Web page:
By Ben Olson
Over 150 residents attended a meeting held by the Bonner County Planning Department at Northside School on Tuesday night. The meeting’s intent was to gather input from Selle Valley residents regarding land use and zoning that may be affected by a revisit to the Comprehensive Plan.
According to Gabby Betz, residents repeatedly raised concerns that neighboring properties are already being subdivided into 5- and 2.5-acre plots. She said residents were concerned that the valley was on its way to being overdeveloped and may lose its rural and agricultural feel.
“We’ve not made any decisions or talked at great length about what the area should look like,” said Bonner County Planning Director Milton Ollerton. “That’s why we went out to have the community meetings—to gather the vision of the area from the community.”
Landowner Cassie Tauber claimed the vast majority of landowners in Selle Valley were pushing to keep the zoning the same, with no changes or exceptions. She said changes could ultimately lead to the over-development of not only Selle Valley, but Bonner County as a whole.
“The reason that this particular subzone change is critical is that it could potentially affect the flavor of this town forever,” said Tauber. “I think we’re at a turning point at what happens in this community indefinitely. What you’re going to see across the valley is if we don’t protect it, it’ll be just like the Rathdrum prairie.”
Tauber claimed that, though subdivisions weren’t allowed under the current Comprehensive Plan, landowners who want to parcel out their properties were able to apply for—and have been granted—special exceptions to do so.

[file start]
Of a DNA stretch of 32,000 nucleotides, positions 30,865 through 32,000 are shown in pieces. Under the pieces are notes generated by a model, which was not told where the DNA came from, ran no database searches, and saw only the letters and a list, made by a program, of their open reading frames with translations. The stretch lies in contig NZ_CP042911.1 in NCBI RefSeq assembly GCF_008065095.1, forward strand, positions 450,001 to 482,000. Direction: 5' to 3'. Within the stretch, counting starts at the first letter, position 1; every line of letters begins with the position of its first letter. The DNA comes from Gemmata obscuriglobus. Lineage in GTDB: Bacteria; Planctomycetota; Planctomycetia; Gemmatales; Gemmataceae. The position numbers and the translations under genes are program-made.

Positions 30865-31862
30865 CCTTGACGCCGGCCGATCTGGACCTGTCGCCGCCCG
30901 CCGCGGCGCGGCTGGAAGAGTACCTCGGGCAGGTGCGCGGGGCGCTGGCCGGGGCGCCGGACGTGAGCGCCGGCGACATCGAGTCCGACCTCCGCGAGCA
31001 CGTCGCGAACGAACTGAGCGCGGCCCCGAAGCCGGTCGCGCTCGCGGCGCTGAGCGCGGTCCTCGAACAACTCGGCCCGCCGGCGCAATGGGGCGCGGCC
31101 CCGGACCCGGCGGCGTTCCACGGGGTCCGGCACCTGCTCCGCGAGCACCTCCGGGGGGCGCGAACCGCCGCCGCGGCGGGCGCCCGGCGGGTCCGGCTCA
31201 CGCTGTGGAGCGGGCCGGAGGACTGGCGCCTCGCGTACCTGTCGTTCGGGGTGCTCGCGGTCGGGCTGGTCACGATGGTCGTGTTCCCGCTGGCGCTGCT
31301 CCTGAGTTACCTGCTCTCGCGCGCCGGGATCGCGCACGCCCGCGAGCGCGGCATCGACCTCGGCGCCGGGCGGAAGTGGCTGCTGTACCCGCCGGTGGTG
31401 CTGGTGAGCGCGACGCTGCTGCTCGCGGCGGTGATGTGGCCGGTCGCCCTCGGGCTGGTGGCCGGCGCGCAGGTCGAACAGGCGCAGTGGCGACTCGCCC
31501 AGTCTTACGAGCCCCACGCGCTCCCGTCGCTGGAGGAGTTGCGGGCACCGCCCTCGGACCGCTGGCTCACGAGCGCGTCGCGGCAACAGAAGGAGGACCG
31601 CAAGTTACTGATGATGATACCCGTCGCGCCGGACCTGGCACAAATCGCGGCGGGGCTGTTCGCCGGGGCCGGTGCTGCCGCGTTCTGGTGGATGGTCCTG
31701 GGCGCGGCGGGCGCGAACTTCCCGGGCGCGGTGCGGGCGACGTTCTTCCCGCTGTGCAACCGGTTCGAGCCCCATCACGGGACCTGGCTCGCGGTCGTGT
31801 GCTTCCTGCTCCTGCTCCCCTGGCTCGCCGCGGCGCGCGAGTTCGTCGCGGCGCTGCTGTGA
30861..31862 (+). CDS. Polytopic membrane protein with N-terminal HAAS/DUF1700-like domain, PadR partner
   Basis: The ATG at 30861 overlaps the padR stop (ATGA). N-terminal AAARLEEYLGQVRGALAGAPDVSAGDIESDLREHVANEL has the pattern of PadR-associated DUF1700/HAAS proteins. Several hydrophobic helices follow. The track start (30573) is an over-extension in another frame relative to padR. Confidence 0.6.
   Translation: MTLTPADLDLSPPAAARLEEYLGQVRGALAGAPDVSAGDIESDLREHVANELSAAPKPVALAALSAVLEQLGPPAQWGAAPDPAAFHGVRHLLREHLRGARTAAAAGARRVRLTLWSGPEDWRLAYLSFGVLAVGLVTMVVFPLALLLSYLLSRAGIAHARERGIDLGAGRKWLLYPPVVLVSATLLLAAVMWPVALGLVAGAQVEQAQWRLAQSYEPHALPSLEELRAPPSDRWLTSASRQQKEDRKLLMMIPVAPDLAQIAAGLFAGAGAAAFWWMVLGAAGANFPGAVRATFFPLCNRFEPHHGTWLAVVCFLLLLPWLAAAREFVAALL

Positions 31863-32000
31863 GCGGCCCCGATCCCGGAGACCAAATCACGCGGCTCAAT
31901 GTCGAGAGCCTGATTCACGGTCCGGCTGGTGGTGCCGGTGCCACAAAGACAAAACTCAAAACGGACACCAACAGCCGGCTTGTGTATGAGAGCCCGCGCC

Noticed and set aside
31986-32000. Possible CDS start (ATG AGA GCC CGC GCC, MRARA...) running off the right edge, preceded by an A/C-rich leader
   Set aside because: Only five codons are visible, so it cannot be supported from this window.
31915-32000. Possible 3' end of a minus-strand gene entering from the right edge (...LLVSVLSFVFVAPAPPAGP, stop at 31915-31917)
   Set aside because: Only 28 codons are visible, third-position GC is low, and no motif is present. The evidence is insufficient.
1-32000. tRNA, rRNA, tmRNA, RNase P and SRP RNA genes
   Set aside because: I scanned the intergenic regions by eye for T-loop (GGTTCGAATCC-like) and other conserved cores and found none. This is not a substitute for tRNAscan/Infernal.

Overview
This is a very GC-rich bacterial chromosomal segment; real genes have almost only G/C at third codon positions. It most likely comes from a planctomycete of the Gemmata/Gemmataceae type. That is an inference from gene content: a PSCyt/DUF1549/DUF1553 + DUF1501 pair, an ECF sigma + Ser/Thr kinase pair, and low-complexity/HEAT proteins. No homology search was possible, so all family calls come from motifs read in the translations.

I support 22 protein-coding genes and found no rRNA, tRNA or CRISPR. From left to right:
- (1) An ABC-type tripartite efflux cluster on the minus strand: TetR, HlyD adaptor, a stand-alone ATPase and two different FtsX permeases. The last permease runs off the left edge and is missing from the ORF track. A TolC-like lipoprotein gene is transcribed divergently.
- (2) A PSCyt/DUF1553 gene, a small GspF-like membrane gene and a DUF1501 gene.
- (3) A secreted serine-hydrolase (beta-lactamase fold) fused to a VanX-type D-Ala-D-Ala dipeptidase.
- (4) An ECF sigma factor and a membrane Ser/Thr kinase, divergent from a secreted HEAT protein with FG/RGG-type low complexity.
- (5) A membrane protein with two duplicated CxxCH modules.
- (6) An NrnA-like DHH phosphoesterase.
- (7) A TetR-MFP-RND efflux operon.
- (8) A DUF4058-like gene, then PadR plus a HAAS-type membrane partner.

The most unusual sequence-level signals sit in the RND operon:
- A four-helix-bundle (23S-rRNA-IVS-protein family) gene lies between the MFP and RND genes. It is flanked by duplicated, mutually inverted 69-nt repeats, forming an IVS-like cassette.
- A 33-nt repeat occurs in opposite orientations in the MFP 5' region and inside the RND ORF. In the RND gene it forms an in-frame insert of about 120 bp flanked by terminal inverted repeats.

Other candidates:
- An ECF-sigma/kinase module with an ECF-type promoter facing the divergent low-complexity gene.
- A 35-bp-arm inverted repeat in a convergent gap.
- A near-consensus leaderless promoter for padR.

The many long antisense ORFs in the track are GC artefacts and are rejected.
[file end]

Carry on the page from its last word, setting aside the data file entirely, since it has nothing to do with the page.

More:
“We want no more exceptions,” she said. “You don’t get any more subdivision in the Selle Valley, period.”
Landowner Roy Hansen echoed Tauber’s concerns, adding that he was dismayed with the current system which states that if you have smaller acreage that buts up against your property, you can petition to divide them into smaller lots.
“What bothers me especially is that all the neighbors around our property argued against it, but planning and zoning still approved it,” said Hansen. “At what point do they stop? The reason they start doing these planning and zoning maps is not to find out what the people want, it’s because they’ve had a lot of interest from contractors and subdividers. They want to increase the tax-based revenue.”
Ollerton claimed he was pleased with the outcome of the meeting: “We took away from that meeting some of the ideas that they have for the area,” he said. “They said they don’t want to see anything change and we’re trying to wrap our minds around that. What does ‘no change’ really mean?”
Residents requested a zoning map would to help illustrate the issue better at a future meeting, which Ollerton agreed to. Residents also voiced concern that the meetings weren’t publicized well enough past word of mouth and small notices on the Bonner County website. They asked for more transparency and more outreach to the landowners.
Ollerton said that Selle Valley is one of four areas the planning department hopes to revisit with the comprehensive plan—Sagle, Priest River and Blanchard being the other three.
“We’re making positive progress,” said Tauber. “It does appear that there is still a lack of general trust [for the planning department], though … the key is to attend the meetings and stay vigilant on your comprehension of this issue. This will have a lifelong impact, a generational impact and an economic impact.”
A second meeting has been proposed for Tuesday, Feb. 21 at 6 p.m. at Northside School though this date has not been confirmed at press time.
Gabby Metz contributed reporting to this article.
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